In a product category where specs don't matter much and performance isn't an issue anymore, features rule. In this regard, there is simply no comparison to the Paperwhite, and that will remain the case for quite some time.
If you're a bookworm looking to leap from the printed page to modern times, the Kindle Paperwhite remains the best way to do so, starting at $119 for ad-supported models, and $139 without. Once purchased, you'll have a dependable and loved device to curl up with in darkness or light.
If you've seen one eReader, you've basically seen them all at this point. Like the Kindle Paperwhite, they're boring looking rectangles that are extremely light and most commonly wear one button. For the Paperwhite, this one is at the bottom right next to the microUSB slot. For those of you terrified of dropping your new companion, the case is coated in a grippy, slip-resistant material to give you something easy to clutch onto while using.
Where the Paperwhite differs is the screen. Unlike most other eReaders, the Kindle Paperwhite has a backlit eInk screen that is just fantastic. Not only do your books look like the actual printed word, but now you can read them in the dark—something that other eReaders can't do.
A capacitive touchscreen allows control of reading eBooks with the same gestures you'd have if you had actual pages in front of you, with an addition of menus. However, the switch to a digital reading device allows other activities as well, such as the use of social media accounts and sharing titles over WiFi.
Brilliant, in more ways than one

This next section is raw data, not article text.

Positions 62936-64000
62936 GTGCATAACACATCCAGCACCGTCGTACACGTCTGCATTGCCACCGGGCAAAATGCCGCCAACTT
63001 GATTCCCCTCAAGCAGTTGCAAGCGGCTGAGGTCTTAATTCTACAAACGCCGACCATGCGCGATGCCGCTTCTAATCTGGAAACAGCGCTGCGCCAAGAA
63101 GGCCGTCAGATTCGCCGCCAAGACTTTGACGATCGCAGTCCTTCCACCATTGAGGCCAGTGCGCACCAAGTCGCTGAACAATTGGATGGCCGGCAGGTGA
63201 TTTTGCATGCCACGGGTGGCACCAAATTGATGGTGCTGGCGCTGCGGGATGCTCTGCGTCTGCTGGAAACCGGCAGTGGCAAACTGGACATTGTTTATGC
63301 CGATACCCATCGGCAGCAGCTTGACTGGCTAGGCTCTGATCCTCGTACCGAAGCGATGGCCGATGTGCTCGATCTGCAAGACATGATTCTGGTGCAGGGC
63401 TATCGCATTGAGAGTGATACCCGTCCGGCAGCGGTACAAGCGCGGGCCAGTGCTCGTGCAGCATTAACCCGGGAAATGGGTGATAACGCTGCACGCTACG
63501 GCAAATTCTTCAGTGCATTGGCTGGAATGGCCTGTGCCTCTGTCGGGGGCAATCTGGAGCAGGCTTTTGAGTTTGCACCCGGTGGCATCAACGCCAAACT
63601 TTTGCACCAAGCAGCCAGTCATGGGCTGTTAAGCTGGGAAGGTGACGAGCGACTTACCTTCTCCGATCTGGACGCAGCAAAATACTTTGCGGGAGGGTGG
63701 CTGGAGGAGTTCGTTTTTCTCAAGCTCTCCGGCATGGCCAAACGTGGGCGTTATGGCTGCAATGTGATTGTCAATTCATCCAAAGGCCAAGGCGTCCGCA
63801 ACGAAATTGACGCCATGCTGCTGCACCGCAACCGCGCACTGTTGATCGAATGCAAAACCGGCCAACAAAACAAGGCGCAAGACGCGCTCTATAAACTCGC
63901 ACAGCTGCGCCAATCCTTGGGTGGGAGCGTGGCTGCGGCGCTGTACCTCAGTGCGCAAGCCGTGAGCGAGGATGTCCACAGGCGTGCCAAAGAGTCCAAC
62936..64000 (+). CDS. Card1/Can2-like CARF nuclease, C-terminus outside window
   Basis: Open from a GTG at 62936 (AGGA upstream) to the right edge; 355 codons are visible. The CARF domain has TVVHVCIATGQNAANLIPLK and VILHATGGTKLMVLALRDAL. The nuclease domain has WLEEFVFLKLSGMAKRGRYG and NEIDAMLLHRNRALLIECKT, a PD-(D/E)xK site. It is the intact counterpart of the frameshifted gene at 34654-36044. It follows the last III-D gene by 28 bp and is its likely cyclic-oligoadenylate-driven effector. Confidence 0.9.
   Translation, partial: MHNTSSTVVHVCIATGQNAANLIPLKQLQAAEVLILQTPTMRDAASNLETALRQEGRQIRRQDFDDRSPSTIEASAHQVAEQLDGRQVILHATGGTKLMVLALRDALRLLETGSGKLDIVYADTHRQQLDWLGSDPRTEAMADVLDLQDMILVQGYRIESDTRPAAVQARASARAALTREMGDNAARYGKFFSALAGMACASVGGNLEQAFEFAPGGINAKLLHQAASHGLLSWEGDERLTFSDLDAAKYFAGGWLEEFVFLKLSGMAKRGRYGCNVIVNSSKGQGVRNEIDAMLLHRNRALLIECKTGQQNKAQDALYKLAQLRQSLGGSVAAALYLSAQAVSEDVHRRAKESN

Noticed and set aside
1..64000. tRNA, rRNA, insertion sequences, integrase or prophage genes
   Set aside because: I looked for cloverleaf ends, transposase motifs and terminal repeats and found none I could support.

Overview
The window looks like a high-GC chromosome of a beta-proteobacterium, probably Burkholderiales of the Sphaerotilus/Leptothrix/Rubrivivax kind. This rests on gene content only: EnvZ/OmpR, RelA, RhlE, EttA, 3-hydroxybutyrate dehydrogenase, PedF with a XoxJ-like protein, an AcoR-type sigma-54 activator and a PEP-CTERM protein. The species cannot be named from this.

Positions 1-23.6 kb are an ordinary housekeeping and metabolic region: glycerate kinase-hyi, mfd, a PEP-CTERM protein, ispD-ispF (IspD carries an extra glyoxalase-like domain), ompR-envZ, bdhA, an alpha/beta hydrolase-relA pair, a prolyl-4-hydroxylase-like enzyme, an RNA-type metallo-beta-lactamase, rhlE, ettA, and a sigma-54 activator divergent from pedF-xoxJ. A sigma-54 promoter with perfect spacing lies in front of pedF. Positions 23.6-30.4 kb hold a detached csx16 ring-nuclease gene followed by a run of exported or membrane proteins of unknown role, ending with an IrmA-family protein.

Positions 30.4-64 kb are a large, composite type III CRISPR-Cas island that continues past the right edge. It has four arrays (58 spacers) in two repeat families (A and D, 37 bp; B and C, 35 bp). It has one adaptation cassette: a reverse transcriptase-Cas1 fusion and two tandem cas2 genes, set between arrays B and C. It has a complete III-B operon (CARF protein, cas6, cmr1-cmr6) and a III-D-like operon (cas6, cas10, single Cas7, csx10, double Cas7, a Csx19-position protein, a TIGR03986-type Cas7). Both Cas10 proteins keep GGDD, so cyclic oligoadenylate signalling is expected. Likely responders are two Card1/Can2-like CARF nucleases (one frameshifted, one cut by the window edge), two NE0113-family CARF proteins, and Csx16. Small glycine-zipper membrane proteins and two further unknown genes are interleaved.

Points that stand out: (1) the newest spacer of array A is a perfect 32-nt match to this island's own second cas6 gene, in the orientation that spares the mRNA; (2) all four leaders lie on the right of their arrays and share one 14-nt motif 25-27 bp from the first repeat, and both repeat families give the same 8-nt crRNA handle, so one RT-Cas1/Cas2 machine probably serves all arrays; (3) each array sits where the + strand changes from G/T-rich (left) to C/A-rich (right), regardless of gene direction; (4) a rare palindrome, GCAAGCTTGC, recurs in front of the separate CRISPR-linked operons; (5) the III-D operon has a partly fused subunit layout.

Using the Kindle Paperwhite is a fairly unique experience, given that many other eReaders don't have a backlight. This is one of very few eReaders that will work well in both low light and bright light due to the nature of the eReader's design.
E-Ink displays like the one found on the Paperwhite use ambient light to show an image, exactly like ink on paper. Though it's easy to see in bright light, an absence of ambient light will make the screen impossible to see, unless you have another source of illumination—which the Paperwhite has. By using the backlight, you can curl up in bed and read your favorite novels without skipping a beat—a fantastic ability to have, and it solves the worst problem of eReaders.
Though many people treat eReaders much as they would traditional hardbacks, the fact of the matter is that the Kindle is much more than that: This eReader has the support of the largest online vendor of eBooks, and it wields built-in options that most people associate with phones and tablets. It's the 21st century—and as devices like these expand horizons, reading can be very different now than it used to be.
Don't understand a word in a book? Just touch the word and find out, the definition is right there waiting for you. Need a bigger font size? Change it in the main menu. Want to tweet a quote from your favorite novel? Just hold a finger down on the sentence in question and social media integration lets you share it on the web, right from the Kindle. Just to show you that it works, I did it myself just now:
Now to dig into the services—Amazon has a lot to offer if you have both Prime and the Kindle Paperwhite. You can buy books, rent textbooks, borrow/lend your favorite novels, and even download titles for 30 days at a time from the absolutely gargantuan Kindle Lending Library. You can even download War and Peace over WiFi in under 4 seconds, so you'll never wait long for your content. If you grew up on Reading Rainbow, you don't have to take my word for it: This level of support will never leave you bored. There is also a 3G version for those of you who like to travel, and are willing to shell out a little more.
Like a printed page, but not.
If you're making the jump from buying paperbacks to snatching up eBooks, I won't lie and tell you that the transition will be easy. The screen's appearance is a bit jarring if you've never seen it before, because it looks like a printed page—until you "flip the page" and your brain screams, "Ink doesn't DO that!"